Book Review: How to Stop Feeling Like Shit by Andrea Owen
I probably think about the following phrase about once a week: How do I stop feeling like shit?
Sometimes, the answer is pretty simple. Well, I just at my third fast food meal in 3 days. That’s probably why and you need to lay off the fries for a while.
Other times, it’s a bit deeper than that.
Whether it’s a deep philosophical realization I need to confront or I just need to have more veggies, I usually need to sit down and think about what I could do to make it better.
That’s the first thing Andrea Owen tackles in her book. It’s not any of the 14 habits that she’s unearthed for women struggling to do and be better, but how to acknowledge and be in the right frame of mind to confront the habits that they do everyday.
She doesn’t even include it as a chapter. It’s more of a second introduction. “How to read this book.” Taking experiences from her own life, she tells the reader how to proceed and get the most from learning about yourself in the next 14 chapters. Owen could care less which of the 14 habits you utilize throughout your everyday life. She wants you to continuously ask yourself: How do I stop feeling like sh*t? Which one of these habits are affecting you the most and how do you see yourself changing.
That’s one of her most poignant points in this second introduction. Owen’s commitment to helping you, only goes so far. The change is completely on the reader.
She can point out how your life is making you unhappy. Give you multiple case studies and advice on how to fix it till the cows come home. None of that is going to help if you are unwilling to put in the work and commit to making a change in your everyday life.
The thing is, it won’t be a quick fix either. I’ve heard it takes about 40 days to create a habit. I can only assume it takes at least just as long to break or amend one.
Owen approaches many of the habits in a similar fashion as her introductions. She takes a look at her own life and case studies that have involved many of these 14 habits to demonstrate her points. She doesn’t merely do this for emphasis sake, but instead tries to focus on how these examples can prove to the reader how to improve their habit.
Owen takes 14 common habits that women commonly go through and breaks them down through her book How to Stop Feeling Like Shit. Each habit is divided into its own chapter and can stand alone. So if you only have a problem with perfectionism, you might focus a bit more on that particular chapter.
Everyone has different problems. There is no judgement from Owens concerning what obstacles you are facing and which habits have manifested in your life because of said obstacles.
Here are the 14 habits Owens tackles for women in How to Stop Feeling Like Shit:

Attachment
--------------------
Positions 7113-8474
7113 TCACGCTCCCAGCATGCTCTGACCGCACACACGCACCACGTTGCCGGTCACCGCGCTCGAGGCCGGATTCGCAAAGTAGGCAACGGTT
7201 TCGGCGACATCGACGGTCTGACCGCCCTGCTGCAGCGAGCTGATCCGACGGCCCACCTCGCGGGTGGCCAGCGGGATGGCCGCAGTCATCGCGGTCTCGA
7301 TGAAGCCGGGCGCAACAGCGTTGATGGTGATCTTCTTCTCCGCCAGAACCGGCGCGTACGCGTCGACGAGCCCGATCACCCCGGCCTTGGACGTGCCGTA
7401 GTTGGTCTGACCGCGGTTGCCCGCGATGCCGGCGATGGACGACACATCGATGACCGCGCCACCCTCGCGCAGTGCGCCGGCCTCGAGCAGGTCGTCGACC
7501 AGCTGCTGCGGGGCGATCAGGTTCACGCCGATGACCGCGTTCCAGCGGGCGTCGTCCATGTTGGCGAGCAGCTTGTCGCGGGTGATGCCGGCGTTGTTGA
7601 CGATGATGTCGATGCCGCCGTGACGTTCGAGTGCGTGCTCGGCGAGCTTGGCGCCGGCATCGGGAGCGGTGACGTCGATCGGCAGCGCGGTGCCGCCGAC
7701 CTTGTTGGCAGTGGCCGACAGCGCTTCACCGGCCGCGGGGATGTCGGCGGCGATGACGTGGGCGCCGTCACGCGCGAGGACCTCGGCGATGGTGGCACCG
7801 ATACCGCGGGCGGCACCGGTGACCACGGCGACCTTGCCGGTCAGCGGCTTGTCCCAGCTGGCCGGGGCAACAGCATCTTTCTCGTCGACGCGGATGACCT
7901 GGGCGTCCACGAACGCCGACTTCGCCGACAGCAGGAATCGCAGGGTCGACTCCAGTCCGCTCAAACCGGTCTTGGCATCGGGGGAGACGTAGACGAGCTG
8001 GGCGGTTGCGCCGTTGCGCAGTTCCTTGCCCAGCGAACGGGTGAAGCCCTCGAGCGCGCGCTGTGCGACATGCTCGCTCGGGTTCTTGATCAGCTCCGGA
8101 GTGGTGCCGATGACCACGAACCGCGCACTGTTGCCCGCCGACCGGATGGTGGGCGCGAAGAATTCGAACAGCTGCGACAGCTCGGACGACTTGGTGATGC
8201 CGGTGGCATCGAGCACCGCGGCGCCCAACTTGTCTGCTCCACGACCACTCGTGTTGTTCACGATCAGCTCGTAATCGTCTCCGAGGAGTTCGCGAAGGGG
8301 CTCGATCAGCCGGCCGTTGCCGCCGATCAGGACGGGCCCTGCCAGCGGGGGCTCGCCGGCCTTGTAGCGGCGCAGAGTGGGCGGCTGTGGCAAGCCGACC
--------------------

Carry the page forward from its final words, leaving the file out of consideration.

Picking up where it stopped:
You might be saying to yourself: “I do half of these” or “I do all of these” or however many habits might resonate with you. Maybe you’ve overcome some of them. That’s great and kudos to you, good sir. But maybe you have that one habit that you just can’t quit. That’s where How to Stop Feeling Like Shit comes into play.
Owen’s doesn’t immediately teach you how to absolve your bad habit. Each chapter focuses more so on acknowledging each habit and how to identify it within your everyday life.
Owen’s does offer you a bit of clarity at the end of each chapter however. She poses you with a few challenge questions to fight your habit and acknowledge your habit.
I’d like to point out, again, she does not pose each of the habits in How to Stop Feeling Like Shit as bad or good. Owen’s tends to frame each habit that she’s discovered as a survival tactic to some extent. These habits have accumulated and manifested in your life to get you through something in your life. What she wants to help you with is to find more helpful and successful habits for you to deal with the aftermath of the obstacles that have created these defense mechanisms.
Her main point when finishing up How to Stop Feeling Like Shit is to create a set of values. Instead of leaving you to tackle your list from her 14 habits, she has you construct new ways to confront obstacles that are bound to come up in your life.
For example: communication is a core value that I hold dear. There are many times that I could potentially use the blame game or comparison instead of communicating how I feel to someone when they have done something wrong towards me. Instead of confronting the issue with either of those habits, I can much communicate much easier about how that individual acted in whatever scenario occurred. It might not be as comfortable, but if I’m committed and consistent about changing this habit, I should be able to face this obstacle in a much more successful and healthy way.
If you’re trying to instigate more successful habits into your life, try starting with one habit to focus on and go from there.
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